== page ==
Had I not known better, I would have thought I was reading a spoof in The Onion (the online news magazine that publishes false stories that at first blush could be real). The headline was dramatic enough: “Black Holes Inch Ahead to Violent Cosmic Union.”
Egad! That sounded serious. The article in question appeared in national papers (I read the New York Times’ account) last week with the sub-heading, “A Preview of the Future of Our Own Galaxy.” Disturbed enough to envision Armageddon within my children’s lifetimes, I read on. And, indeed, the report was (at least to a non-scientist like me) more than slightly alarming. It described the cataclysmic results that would likely be realized when two black holes of enormous size spiral into a cosmic collision on what astronomers are calling “unimaginable scale.”
The article went on, in most serious terms, to describe how the release of energy from this collision would be the equivalent of 100 million supernova explosions, which, even though I have no idea what one supernova explosion would be like, was enough to make me wonder why this report was buried on page A12 of the newspaper.
The article continued to describe the magnitude of this prospective cosmic event for a dozen or so paragraphs, with each scientist who was quoted saying, in turn, that the event would destroy stars, planets, solar systems, and certainly all forms of life in the universal vicinity of the event. I shuddered and wondered if I should perhaps turn on Fox News to hear them decrying Obama for not doing something about the threat.
And then, finally, buried about three quarters of the way through the article, came this note that the writer apparently thought was only mildly interesting: The collision might occur in one million years, which, the writer observed, is “an unimaginably long time to a human, but unimaginably short to a star or the universe.” I was further relieved when the article went on to explain that the anticipated black hole collision was going to occur so far away from our planet that scientists would need gravitational wave detectors to “see” the actual results of the event.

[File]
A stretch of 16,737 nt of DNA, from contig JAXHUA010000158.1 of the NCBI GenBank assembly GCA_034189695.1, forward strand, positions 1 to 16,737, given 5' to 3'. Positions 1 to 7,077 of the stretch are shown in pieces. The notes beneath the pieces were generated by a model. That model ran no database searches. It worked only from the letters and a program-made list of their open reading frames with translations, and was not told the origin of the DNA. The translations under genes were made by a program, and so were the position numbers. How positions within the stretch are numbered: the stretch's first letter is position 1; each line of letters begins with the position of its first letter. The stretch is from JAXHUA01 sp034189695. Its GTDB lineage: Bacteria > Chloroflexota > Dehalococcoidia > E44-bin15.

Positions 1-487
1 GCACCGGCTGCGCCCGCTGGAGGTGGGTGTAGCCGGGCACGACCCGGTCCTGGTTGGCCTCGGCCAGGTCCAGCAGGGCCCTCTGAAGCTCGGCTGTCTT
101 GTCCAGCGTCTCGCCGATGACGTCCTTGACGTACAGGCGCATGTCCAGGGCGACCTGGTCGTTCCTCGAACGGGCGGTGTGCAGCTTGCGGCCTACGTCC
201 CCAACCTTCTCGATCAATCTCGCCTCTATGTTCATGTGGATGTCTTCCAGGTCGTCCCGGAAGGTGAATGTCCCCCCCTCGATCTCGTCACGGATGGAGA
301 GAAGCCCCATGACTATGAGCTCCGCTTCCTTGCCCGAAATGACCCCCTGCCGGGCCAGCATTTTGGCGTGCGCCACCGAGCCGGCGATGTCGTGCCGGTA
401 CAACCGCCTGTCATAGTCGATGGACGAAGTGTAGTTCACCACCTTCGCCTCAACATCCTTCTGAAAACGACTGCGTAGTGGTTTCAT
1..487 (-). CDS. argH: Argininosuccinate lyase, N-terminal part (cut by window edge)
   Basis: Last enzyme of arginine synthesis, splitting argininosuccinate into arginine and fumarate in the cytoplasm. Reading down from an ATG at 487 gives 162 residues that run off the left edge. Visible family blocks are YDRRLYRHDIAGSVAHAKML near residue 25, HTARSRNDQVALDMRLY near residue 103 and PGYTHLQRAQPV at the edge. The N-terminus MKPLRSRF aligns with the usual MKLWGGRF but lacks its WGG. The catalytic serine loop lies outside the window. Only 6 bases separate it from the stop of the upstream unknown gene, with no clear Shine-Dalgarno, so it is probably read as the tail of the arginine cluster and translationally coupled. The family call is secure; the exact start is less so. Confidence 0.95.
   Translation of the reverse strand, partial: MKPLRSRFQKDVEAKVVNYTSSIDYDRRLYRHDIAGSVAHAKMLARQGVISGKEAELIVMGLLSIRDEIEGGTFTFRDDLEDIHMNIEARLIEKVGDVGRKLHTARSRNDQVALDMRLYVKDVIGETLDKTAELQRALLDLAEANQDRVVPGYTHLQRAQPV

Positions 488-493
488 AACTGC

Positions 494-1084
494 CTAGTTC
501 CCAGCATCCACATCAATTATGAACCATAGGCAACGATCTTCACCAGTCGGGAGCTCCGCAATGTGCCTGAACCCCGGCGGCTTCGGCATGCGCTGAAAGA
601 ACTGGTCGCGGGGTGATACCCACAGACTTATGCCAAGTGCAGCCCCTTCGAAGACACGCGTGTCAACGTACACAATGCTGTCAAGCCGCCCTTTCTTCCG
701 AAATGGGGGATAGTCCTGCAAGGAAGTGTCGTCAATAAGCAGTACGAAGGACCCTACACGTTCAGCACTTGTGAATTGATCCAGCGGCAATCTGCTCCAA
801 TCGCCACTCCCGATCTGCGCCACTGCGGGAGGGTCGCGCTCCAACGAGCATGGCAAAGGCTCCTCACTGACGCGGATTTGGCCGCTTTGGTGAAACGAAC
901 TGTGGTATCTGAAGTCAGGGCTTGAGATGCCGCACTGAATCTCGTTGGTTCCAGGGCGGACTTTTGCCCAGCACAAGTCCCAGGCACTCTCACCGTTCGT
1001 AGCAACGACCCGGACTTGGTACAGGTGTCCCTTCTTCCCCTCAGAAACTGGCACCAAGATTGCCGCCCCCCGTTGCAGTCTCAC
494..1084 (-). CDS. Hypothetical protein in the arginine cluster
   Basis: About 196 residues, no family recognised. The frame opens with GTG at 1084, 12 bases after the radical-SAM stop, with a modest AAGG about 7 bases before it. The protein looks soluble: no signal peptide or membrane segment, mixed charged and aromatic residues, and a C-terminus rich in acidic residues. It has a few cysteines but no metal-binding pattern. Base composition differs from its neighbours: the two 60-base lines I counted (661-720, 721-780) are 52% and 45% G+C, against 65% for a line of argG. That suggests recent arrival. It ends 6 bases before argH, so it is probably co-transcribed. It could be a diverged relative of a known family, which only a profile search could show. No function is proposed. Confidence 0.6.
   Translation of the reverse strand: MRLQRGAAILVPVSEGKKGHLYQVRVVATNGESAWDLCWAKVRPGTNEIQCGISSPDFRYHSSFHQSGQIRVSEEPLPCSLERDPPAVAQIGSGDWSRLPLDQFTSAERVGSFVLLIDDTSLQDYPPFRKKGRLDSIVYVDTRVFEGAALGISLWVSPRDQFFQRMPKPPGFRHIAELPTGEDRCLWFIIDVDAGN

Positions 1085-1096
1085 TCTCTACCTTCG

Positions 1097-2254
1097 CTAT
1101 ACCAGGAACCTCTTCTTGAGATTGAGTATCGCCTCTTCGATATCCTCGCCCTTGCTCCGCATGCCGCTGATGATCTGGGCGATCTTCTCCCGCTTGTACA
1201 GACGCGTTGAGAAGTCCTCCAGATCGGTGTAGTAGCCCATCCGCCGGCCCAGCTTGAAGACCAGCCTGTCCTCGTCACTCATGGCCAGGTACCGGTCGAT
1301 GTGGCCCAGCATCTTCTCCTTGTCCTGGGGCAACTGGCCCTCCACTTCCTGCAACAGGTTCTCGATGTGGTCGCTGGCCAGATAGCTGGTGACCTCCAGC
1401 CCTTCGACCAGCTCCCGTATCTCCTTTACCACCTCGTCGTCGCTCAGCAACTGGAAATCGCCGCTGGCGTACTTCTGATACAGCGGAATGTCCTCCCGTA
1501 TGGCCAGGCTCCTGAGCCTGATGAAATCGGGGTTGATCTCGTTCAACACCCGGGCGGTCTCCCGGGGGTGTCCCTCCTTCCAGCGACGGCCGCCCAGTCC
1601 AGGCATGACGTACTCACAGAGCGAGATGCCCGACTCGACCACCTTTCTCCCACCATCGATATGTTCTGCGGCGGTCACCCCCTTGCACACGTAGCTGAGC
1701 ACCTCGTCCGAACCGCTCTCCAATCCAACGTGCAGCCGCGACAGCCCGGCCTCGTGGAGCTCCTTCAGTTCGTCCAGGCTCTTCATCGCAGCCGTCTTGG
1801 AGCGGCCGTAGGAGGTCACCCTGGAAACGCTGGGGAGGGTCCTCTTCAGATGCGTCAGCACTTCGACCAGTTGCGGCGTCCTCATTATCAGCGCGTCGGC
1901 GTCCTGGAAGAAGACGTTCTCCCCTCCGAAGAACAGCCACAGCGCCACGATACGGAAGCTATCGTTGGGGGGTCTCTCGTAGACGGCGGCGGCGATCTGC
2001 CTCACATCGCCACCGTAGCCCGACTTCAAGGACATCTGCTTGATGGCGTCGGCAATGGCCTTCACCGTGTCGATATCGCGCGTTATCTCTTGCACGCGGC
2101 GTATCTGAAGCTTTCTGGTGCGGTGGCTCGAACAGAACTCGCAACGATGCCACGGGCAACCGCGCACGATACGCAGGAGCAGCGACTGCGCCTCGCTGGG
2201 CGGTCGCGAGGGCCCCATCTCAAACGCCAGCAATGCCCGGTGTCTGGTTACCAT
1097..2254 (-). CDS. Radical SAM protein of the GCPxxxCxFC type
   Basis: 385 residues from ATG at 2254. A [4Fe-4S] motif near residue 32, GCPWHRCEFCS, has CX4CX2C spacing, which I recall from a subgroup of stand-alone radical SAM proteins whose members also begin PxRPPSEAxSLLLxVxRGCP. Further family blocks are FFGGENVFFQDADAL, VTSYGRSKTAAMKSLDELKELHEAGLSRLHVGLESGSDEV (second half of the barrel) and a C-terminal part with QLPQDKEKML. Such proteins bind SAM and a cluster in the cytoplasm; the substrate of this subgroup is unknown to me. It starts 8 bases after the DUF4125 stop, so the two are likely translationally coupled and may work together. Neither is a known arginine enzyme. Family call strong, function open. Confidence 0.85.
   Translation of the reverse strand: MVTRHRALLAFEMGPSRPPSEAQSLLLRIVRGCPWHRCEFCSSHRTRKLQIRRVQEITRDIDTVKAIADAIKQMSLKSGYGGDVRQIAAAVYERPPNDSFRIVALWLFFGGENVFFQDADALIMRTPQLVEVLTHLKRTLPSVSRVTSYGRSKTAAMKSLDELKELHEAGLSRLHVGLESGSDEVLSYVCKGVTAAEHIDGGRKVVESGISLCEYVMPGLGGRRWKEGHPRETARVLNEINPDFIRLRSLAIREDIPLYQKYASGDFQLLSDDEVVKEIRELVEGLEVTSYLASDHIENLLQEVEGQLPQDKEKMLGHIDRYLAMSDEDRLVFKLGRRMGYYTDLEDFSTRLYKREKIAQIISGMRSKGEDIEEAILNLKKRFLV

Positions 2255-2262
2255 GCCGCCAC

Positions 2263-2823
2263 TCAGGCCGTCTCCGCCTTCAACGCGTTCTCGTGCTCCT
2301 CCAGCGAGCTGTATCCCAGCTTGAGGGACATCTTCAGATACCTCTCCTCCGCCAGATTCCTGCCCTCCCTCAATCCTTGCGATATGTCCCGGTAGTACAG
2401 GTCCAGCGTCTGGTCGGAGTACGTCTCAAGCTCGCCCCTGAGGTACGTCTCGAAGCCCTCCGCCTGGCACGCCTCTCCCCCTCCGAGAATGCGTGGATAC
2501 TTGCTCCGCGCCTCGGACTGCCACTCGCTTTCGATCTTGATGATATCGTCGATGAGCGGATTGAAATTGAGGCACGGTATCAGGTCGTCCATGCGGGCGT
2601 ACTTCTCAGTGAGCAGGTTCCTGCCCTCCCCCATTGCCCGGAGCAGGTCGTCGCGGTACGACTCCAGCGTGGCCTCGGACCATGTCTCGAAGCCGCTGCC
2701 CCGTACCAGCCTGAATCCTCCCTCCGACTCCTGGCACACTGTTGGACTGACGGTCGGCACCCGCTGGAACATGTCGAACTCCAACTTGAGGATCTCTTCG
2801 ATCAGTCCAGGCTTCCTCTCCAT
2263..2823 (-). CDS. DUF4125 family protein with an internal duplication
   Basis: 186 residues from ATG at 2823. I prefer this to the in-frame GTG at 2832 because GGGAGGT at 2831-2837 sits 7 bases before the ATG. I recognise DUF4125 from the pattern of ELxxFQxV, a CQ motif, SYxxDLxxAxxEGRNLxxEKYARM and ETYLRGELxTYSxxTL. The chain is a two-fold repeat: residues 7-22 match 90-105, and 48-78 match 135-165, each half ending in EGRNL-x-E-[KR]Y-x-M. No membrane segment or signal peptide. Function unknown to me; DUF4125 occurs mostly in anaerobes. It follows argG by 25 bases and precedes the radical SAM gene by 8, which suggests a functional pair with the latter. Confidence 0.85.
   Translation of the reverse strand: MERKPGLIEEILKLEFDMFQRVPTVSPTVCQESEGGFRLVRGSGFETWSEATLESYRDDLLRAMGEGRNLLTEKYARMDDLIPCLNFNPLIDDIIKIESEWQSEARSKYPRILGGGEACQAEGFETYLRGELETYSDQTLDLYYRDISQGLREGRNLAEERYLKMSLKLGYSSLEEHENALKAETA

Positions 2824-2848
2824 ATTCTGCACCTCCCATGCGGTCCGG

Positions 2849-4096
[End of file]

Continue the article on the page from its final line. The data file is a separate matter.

And, so, I ultimately understood that our earthly existence wasn’t immediately threated (if it is to be threatened at all) by this particular cosmic event.
Meanwhile, closer to home (indeed, much closer), on page A1 of the same day’s New York Times (and just about every other major newspaper in the country), the headlines reported of the massacre of twelve journalists at the headquarters of a French magazine.
I suppose the juxtaposition of these two stories serves to define the word “relative.” To be sure, the threat to our universe that the merging of the two black holes poses is massive in the grand scheme of things, but it pales in significance when compared to the threat posed by those actions occurring in the here and now right here on planet Earth.